For many students, a substitute teacher means a refreshing change of pace for that day’s lesson plan.
That was supposed to be the case during Nathan Byrd’s Friday music class, where he says the teacher’s replacement was expected to put on a movie. Instead, he and his family allege the sub berated the fifth-grader for his clothing and made other outlandish remarks — invoking President Trump and religion before falsely telling students the Rev. Martin Luther King Jr. committed suicide.
The offensive comments were made at Rand Road Elementary in Garner, N.C., and were documented on Facebook that evening by Nathan’s father, Billy Byrd. The elder Byrd said the substitute teacher, who has since been forced to resign, told Nathan and other boys of color in the class their athletic apparel “set them up for prison” and that they were “one mistake away” from being incarcerated.
“It made me feel at that time discriminated against; it was like she was trying to put us black kids down as if we were nothing,” Nathan said in an interview Monday. “I told her, ‘You’re predicting my future that hasn’t happened. I’m 10 years old and you’re older than me; you’re telling me based on my clothing I’m going to prison?' If she has a problem with it, that’s her decision.”
The Byrds say the teacher didn’t stop there, adding that she came up with her own unusual lesson plan that “glorified President Trump and his love for God, country and all Americans." Billy Byrd wrote on Facebook. Byrd said the teacher told the students in the class that those who failed to support Trump and acknowledge he is a “good Christian” were not good Christians themselves.
The unusual class was further marred when the teacher asserted that King’s assassination was fabricated, and that he had actually killed himself. Nathan says the instructor asked the class if they’d heard of King before making the false statement, which he and his classmates called her out on, as they did with the other claims she made.
“It was crazy because, it’s like, the teacher’s supposed to be giving us the facts that we need to know in school to be better in life, but we’re the ones who’s telling her what’s right,” Nathan said. “Everything she said was very wrong. I had to let her know Martin Luther King was assassinated; he did not commit suicide.”
While it is Black History Month, the students were not supposed to be learning about any type of history in music class Friday, Nathan said. The family says the sub had difficulty getting the students to follow her instructions, prompting her to divert discussion to politics, religion and, eventually, the clothing choices of several minority students in the class.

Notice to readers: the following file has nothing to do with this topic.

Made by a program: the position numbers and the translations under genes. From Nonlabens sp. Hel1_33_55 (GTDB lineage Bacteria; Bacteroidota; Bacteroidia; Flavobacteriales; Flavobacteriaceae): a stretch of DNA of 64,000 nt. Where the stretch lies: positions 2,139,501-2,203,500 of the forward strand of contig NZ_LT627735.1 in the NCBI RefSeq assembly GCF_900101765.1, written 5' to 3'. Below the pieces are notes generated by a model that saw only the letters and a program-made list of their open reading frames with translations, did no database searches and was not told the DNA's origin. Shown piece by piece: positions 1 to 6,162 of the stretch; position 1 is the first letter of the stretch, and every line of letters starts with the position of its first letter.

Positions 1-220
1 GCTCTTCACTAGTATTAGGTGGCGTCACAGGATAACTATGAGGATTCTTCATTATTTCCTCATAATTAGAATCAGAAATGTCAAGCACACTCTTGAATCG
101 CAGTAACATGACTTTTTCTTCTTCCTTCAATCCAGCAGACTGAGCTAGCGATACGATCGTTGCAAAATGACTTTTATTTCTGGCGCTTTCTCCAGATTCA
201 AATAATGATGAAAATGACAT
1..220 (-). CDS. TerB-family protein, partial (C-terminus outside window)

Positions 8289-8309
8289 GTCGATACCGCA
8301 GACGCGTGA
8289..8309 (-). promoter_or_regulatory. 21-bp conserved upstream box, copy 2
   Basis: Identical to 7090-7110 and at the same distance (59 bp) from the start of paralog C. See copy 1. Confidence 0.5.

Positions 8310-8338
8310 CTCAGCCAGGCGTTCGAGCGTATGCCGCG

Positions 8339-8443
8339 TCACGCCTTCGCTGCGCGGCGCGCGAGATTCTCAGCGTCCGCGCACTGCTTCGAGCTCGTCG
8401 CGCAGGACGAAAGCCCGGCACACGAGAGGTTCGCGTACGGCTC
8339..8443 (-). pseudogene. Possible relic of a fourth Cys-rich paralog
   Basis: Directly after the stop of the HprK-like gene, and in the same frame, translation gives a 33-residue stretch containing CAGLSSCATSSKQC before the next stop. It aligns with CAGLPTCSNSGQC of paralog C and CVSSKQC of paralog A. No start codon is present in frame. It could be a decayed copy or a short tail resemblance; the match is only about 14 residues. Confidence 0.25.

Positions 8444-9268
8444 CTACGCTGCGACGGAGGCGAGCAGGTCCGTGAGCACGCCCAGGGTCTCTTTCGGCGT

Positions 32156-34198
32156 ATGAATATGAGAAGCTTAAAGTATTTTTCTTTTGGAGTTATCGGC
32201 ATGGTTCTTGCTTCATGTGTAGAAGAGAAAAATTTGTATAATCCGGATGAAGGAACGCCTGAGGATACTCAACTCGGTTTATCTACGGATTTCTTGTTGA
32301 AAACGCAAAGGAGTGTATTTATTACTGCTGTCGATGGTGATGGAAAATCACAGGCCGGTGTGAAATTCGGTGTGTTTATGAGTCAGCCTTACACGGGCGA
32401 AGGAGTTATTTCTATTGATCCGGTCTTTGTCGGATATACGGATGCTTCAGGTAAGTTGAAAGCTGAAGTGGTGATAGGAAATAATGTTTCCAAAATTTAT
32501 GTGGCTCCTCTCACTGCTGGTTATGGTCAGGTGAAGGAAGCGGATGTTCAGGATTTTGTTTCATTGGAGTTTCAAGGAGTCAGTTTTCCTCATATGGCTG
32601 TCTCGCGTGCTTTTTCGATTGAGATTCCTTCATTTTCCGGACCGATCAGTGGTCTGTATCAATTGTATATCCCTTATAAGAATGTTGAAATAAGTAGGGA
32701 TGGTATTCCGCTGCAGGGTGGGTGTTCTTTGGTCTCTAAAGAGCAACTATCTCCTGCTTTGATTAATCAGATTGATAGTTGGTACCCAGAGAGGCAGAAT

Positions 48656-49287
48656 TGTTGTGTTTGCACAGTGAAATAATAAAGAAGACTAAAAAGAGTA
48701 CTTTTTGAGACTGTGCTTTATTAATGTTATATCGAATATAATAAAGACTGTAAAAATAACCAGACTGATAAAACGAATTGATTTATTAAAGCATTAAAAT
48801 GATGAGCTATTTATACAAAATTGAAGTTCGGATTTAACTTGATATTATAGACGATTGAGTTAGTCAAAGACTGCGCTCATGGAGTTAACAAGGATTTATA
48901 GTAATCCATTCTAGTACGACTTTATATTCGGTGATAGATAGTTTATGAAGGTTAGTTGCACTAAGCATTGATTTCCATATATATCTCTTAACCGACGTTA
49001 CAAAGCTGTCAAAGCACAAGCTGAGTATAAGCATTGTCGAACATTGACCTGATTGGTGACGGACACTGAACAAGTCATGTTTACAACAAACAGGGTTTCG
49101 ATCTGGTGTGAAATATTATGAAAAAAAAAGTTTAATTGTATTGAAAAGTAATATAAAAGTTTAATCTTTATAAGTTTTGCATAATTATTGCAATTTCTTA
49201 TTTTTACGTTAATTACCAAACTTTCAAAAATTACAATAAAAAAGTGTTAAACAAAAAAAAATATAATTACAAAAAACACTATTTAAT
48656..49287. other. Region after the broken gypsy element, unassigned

Billy Byrd said his son wore a T-shirt, joggers and Jordan-brand sneakers Friday, an outfit he included in his Facebook post. He told The Washington Post his son was one of four minority students the substitute teacher, who is white, called out in her tirade — a notion Byrd found to be problematic.
“My son doesn’t sag; he doesn’t wear his pants inappropriately — we don’t do that,” the father said, adding that the class is majority white. “For her to target them because young black boys are wearing Jordans, joggers and hoodies, that’s just bogus. That shouldn’t lead to her identifying them as a threat or prison material.”
Byrd said he was happy with how school administrators handled the incident, which he and his son each reported to officials that day. Tim Simmons, chief of communications for the Wake County Public School System, said Tuesday the school’s principal and staff first learned of the allegations Friday afternoon and spoke with “as many students as possible before the day ended.”
“Based on those conversations, the substitute teacher was contacted over the weekend and immediately resigned,” Simmons said. “She is no longer eligible to teach in the district.”
The substitute teacher could not be reached for comment Tuesday afternoon. Byrd said he spoke with parents of two other students who made similar complaints to administrators. However, Simmons said staff could not corroborate every detail of the story.
The incident serves as another blow to a Black History Month that has been mired in racist allegations and incidents. First there were blackface scandals in Virginia and Florida — and then Virginia and Florida again. Then actor Liam Neeson said he once wanted to kill a black person to avenge his friend’s alleged rape. Clothing brand Gucci apologized after being accused of making a sweater that invokes “Little Black Sambo.” And singer Katy Perry faced similar allegations about a model from her shoe line.
But Billy Byrd said he forgives the instructor, adding that he’s taught his son not to let the words of others define him. He said he’s proud of Nathan for “standing up to the evils that be.”
“I’m trying to be proactive so nothing like this ever happens again,” Billy Byrd said. “We can’t let people with evil and negative intentions impact how we enjoy our life like we’ve always enjoyed it.”